• Relevant Article: With our first MVPS Twitter chat under our belts, I thought I’d give you guys a few resources to use to try to figure this whole Twitter thing out. This first one is a slide show that is a quick tutorial of Twitter. This next article is an explanation of what a Twitter chat is and why so many educators are using it. The third article is an explanation of what hashtags (#) are and how they are used. And, lastly, we have Katie’s wonderful explanation of how to participate in our future chats (How to Participate in a Twitter MVPS Chat).  I hope this all makes Twitter just a little easier for you to understand.

Week 6

  • New Tool: Voki is a free Web 2.0 tool that allows you to create a talking avatar. Start by choosing your character (either from the choices they have or by uploading your own pictures) then add sound. You can type in words and pick a voice or you can record yourself talking. You will then get a link to share your Voki with others. This would be great as a presentation tool for students to use or for teachers to use to share information with students. You could even create a Voki to put at a computer center in class for students to hear instructions. Here is how Angela Johnson is using Vokis in her Spanish classroom.

 

  • Computer Tip: Having trouble reading the small text when you are on a website? There are two ways you can change that. In the bottom right corner of your screen, you should see a number next to a magnifying glass and an arrow. If you click the arrow you can change the amount of zoom on your screen to make the whole screen bigger. If you just want the text on a website to appear a little bigger, go up to View on your Menu toolbar and choose Text Size. Change it to the largest size.

 

Week 5

  • New Tool: Making a Jeopardy game is a fun way to review lessons but can sometimes be too time consuming to create when using tools such as PowerPoint. Jeopardy Labs allows you to easily make Jeopardy games online. They even have a bank of already created games that you browse through. This video tutorial shows you how to use the site. Wouldn’t it be fun to see a Mount Vernon Jeopardy game for the 40th anniversary? Hint hint… 

  

  • Computer Tip: Here is an easy way to look at two open windows at the same time. When you right click on the taskbar at the bottom of the screen, you will see the options to Show Windows Side By Side or Show Windows Stacked (one at the top of the screen and one at the bottom of the screen). You might want to do this if you need to compare the two screens or if you need to type on one while looking at the other. This will save you from having to click on each screen one at a time.

  • Relevant Article: I started to post a different article this week, but I read this one last week and can’t get it out of my mind. As a librarian, I am always trying to find ways to get kids to love to read. I think that James Patterson (one of my favorite authors of adult and kids books) says it best when he says that if we want kids (especially boys) to love reading, we have to encourage them to read what they want to read. Not only encourage–praise them. Even if it isn’t something we think has “literary merit.”  Sports Illustrated, Guinness Book of World Records, comic books–if they are reading something, I’m happy. I know that there will be times when kids will have to read a book for a school assignment but how much of their reading time is being taken up by reading books that they don’t want to read? Are there times when we can take away assigning a required text and instead assign a theme? That way they get more choice in the book they are reading but still hit on the concepts we are trying to teach them. Also, how often are we modeling reading for pleasure for our students? When we have silent reading time, are we reading also? Do we talk about the books we are reading with our students? How might these changes impact our students?  This article is really good and it gives some great websites for finding books (especially for boys) so if you have 3 minutes, check it out.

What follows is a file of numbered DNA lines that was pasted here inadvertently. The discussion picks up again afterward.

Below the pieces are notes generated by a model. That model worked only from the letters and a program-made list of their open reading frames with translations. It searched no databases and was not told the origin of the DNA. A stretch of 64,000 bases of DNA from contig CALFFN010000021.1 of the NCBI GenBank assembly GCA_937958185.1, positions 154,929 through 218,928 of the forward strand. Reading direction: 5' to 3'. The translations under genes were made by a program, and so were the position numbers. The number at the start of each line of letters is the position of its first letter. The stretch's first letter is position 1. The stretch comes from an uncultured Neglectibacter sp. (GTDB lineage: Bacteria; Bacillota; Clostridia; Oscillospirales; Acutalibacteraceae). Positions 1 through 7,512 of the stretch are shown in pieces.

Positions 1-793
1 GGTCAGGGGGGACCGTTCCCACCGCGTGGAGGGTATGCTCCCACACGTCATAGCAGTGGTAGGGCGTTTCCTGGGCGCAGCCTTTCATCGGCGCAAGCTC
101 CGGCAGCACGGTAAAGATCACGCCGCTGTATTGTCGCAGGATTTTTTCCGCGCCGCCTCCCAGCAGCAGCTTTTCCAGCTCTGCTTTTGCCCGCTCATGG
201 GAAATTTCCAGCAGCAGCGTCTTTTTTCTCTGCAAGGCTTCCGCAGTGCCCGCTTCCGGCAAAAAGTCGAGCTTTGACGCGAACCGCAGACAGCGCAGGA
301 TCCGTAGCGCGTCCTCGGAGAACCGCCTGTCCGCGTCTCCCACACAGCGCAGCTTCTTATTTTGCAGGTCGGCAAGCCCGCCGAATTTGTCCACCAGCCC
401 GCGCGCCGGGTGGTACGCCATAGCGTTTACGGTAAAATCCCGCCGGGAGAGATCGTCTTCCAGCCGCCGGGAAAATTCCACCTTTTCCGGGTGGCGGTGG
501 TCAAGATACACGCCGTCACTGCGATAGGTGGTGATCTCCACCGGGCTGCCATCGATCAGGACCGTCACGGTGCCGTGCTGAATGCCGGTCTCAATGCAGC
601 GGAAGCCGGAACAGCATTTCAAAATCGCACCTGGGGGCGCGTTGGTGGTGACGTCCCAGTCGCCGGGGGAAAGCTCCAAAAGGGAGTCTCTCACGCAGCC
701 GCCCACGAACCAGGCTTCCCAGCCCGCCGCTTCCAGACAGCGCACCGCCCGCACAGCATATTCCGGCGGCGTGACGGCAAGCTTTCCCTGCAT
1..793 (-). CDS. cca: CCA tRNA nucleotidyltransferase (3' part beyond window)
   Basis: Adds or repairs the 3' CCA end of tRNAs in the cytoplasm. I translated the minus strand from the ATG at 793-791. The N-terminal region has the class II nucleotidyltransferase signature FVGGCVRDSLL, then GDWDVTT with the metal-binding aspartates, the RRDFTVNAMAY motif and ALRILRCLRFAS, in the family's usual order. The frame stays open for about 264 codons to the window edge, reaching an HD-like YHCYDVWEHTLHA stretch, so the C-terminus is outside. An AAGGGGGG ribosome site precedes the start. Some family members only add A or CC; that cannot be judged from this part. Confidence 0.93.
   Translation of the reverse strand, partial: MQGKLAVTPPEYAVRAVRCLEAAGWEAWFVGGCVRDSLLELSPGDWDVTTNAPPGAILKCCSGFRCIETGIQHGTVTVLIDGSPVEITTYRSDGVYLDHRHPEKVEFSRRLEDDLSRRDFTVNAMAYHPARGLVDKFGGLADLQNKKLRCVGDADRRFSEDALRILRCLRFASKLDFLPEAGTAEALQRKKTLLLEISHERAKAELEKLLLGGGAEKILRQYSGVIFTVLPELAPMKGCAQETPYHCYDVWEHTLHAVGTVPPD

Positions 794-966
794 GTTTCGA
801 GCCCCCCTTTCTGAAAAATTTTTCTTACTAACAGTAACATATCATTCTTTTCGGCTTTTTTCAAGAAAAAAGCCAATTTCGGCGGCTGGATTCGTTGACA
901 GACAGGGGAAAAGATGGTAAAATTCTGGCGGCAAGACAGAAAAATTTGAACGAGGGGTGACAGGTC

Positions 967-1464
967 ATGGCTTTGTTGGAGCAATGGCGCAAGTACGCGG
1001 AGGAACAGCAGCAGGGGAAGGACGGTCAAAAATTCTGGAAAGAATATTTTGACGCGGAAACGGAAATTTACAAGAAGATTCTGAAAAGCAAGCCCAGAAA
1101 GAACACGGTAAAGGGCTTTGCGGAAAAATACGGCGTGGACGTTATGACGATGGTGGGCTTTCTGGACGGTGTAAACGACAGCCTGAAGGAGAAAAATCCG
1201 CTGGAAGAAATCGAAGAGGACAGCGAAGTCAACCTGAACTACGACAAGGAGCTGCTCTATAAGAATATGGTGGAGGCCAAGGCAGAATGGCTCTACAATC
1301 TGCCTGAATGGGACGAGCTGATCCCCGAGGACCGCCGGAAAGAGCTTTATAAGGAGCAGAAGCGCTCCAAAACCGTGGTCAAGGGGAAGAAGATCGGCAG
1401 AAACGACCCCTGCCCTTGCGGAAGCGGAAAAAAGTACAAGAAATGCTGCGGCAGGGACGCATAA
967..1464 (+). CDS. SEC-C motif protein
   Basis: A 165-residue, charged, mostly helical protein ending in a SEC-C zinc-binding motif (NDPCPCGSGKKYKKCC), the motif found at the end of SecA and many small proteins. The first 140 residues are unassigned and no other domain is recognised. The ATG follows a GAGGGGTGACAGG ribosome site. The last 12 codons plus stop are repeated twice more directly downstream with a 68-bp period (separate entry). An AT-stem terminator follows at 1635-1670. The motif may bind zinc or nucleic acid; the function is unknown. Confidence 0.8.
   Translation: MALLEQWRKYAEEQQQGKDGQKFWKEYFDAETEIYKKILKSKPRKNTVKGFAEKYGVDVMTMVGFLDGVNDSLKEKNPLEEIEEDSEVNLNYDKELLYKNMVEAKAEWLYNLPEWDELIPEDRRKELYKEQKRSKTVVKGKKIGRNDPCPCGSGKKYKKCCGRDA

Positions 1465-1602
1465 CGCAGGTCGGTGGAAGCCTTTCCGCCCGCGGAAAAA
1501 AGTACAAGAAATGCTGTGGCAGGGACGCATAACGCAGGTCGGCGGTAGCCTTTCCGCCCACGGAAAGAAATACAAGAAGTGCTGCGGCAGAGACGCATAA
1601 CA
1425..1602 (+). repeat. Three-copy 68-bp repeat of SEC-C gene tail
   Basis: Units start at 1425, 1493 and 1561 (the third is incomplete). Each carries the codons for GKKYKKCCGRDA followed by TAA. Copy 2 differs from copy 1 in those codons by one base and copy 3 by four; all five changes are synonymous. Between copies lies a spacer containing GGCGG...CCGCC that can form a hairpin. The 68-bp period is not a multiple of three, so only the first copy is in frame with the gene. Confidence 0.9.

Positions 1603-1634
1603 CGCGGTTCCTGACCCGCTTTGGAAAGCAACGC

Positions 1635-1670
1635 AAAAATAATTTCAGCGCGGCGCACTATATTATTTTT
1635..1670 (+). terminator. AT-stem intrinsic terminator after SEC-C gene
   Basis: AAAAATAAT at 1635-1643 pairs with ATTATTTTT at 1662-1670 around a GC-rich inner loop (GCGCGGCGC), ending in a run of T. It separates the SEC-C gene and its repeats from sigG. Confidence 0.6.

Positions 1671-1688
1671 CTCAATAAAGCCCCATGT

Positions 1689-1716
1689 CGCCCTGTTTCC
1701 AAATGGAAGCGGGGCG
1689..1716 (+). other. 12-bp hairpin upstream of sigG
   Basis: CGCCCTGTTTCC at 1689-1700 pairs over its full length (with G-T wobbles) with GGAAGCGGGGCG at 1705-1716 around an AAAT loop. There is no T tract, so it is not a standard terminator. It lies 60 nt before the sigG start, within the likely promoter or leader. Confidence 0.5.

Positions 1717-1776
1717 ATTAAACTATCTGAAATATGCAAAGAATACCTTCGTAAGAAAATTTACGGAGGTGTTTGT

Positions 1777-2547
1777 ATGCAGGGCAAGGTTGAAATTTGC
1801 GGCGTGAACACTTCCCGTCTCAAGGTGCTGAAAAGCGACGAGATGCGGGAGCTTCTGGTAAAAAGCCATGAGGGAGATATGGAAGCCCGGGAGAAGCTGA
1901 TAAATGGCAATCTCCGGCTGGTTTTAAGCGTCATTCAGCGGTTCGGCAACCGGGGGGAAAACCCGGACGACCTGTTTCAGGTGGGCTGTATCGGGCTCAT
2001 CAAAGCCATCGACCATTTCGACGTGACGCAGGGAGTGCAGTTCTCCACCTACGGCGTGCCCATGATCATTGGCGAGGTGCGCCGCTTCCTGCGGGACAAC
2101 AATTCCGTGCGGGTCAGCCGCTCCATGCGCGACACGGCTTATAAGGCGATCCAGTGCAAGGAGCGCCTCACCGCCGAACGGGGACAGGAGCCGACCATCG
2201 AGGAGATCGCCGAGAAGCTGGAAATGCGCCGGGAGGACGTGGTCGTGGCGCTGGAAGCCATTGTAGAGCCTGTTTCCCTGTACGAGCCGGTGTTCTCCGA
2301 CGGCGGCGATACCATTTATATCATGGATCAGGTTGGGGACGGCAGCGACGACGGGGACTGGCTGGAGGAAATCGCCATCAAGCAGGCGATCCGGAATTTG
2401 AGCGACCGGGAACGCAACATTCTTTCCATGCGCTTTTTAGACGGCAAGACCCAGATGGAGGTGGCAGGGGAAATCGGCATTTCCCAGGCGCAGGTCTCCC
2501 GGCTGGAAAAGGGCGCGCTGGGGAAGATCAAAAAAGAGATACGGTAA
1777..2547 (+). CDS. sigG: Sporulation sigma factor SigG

Week 4

  • New Tool: First there were the little magnetic letters for kids to play with on the fridge, then there were magnetic words to create poems out of, and now there are virtual magnetic poems to create. Not just poems, either. You can create an entire virtual magnetic story on Kids’ Poetry Page. You choose which kit you want (Kids’ Kit, First Words, Best Friends, or Story Maker), choose which magnetic surface you want (fridge, white board, or locker), and start creating. Once your poem is finished, you can publish it online and/or email it out. This would be really fun to do whole group up on the Promethean Board or Interactive White Board because they kids can use the pen to drag the magnets over to where they want them. It could also be easily done individually on the computers. Though this seems to be created for younger students, middle and upper schoool students would also be able to use it to create great works of literature. You can email your poem or print it out after it has been published. Check out the poem I came up with:
  • Computer Tip: Ever saved a file on your computer and then forgotten where you saved it? I do that all the time. Well, there is an easier way to find that missing file than actually trying to remember what you did with it. Click on the start button (that’s the button on the bottom left corner of your screen) and type in the name of the document (you don’t have to have the whole name). Hopefully the file you are looking for will pop up. Unless you’ve forgotten what you named it…. Anyway, here’s a picture to help you out:

  • Relevant Article: This article is an amazing example of student-centered learning. It specifically reminds me of a project Ms. Kirbo and I wanted to do with her first graders last year. We (Ms. Kirbo and I) really, really, really wanted to write and perform a play with the students. Unfortunately–or rather, fortunately–they had other plans. Thus, the Kirboland Zoo was born. It was an eye opening experience to say the least. Check out this teacher’s story of his one great lesson this year.